Secularism above all was a betrayal of Christ and his ideals. The central message of Christ concerned the establishment and spread of God’s Kingdom which is not primarily a promise for the pie up in heaven. It is rather a socio-economic, politico-religious system, built on truth and love, which is partly realizable here on earth though its full realization would be in the beyond. ‘Truth’ in the Kingdom ideal would be radical opposition to externalism, a commitment to the spirit rather than to the letter of the law, and a thorough condemnation of hypocrisy and duplicity, something so rampant in today’s real-politik. According to this ideal, the chief law of social organization would be love, expressed in economic sharing, in equality of status and opportunities, in checking offenders through fraternal correction and forgiveness, and above all in showing special consideration for the poor and the oppressed. In such a society the power and authority of the leader would be primarily for empowering the powerless rather than for inflating the egos of the leaders.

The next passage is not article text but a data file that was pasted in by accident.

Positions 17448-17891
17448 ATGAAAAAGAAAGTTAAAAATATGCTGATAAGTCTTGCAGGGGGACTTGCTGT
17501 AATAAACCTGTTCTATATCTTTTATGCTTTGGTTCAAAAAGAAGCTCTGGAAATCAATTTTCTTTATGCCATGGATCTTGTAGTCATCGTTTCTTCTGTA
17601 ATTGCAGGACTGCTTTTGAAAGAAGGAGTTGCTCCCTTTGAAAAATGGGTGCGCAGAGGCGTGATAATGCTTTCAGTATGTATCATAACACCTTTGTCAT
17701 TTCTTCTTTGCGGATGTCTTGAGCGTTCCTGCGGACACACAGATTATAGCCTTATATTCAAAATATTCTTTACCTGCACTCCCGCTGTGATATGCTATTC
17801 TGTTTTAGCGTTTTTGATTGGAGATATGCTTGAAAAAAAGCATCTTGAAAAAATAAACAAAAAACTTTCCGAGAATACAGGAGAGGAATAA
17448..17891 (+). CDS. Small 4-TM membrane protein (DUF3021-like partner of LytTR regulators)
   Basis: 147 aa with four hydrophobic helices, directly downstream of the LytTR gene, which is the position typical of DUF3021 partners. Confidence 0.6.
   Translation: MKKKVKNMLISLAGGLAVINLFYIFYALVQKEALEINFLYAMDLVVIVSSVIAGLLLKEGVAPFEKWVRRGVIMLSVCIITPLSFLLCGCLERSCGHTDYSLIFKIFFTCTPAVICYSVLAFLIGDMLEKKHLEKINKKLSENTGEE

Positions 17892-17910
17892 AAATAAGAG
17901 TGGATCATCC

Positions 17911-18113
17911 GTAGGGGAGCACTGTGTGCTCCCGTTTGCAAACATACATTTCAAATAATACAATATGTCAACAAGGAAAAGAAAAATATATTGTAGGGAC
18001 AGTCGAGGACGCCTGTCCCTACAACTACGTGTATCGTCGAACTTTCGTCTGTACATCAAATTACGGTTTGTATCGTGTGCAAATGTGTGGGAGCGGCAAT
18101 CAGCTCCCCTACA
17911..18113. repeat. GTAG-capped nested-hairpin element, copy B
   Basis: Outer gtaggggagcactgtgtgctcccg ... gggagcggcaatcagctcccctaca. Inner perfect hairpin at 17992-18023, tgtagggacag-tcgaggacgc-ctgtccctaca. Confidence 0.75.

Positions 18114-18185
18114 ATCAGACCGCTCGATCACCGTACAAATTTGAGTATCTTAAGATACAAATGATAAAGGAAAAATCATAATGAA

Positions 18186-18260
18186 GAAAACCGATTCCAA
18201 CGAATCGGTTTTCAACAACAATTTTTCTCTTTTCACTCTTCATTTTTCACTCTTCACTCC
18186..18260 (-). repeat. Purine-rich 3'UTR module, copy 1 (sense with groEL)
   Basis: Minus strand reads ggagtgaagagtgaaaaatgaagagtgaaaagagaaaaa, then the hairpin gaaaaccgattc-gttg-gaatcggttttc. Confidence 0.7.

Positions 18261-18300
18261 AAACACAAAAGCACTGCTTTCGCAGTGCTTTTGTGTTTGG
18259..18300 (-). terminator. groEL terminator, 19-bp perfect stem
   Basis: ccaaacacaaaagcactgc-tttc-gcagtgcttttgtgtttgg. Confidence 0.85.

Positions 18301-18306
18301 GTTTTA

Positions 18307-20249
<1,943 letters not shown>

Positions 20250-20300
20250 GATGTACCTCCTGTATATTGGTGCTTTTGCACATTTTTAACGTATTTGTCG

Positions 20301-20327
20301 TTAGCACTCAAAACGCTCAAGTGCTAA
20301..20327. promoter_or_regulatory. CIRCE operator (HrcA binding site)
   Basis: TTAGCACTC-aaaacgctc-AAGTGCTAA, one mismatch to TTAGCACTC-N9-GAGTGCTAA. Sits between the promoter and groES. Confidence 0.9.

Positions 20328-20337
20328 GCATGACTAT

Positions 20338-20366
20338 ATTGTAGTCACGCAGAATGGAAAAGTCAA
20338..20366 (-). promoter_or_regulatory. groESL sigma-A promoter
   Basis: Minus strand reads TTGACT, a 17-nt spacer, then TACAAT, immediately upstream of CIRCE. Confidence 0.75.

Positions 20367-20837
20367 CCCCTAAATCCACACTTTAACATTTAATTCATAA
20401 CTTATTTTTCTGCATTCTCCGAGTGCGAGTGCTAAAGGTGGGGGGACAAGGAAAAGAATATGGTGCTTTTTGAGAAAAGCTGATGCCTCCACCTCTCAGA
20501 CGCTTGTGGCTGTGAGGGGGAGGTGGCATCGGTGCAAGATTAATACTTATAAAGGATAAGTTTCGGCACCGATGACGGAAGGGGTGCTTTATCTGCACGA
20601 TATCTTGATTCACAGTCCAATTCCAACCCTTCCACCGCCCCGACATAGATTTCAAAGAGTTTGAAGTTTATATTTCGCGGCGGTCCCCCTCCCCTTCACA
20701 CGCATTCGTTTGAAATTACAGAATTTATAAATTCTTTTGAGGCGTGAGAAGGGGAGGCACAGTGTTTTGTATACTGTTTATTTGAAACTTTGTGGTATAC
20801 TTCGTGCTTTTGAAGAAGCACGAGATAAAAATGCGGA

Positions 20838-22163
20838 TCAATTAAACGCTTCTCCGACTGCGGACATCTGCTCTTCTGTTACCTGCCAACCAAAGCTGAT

Christ came to establish and spread God’s Kingdom, God’s reign, not merely in the sacristies and sanctuaries but in the whole world. God’s law should reign supreme in all spheres of human life not merely in matters of liturgical rules. In a Christo-centric world Christ is the alpha and omega (Rev. 22:12; 1;17; 2:8; Jn. 1:1-3; Eph. 1:10; et psssim)[4].  Vat. II proclaims loudly the truth of a Christo-centric world taught emphatically by John and Paul:

“The Lord is the goal of human history, the focal point of the longing of history and civilization, the centre of the human race, the joy of every heart, and the answer to all its yearnings… Enlivened and united in His Spirit, we journey toward the consummation of human history, one which full accords with the counsel of God’s love: ‘To re-establish all things in Christ, both those in the heavens and those on the earth’ (Eph. 1:10). The Lord Himself speaks: ‘Behold I come quickly: And my reward is with me, to render to each one according to his works, I am the Alpha and the Omega, the first and the last, the beginning and the end’” (Apoc. 22:12-13, G.S. No.45. Cfr. also N.A. no.1).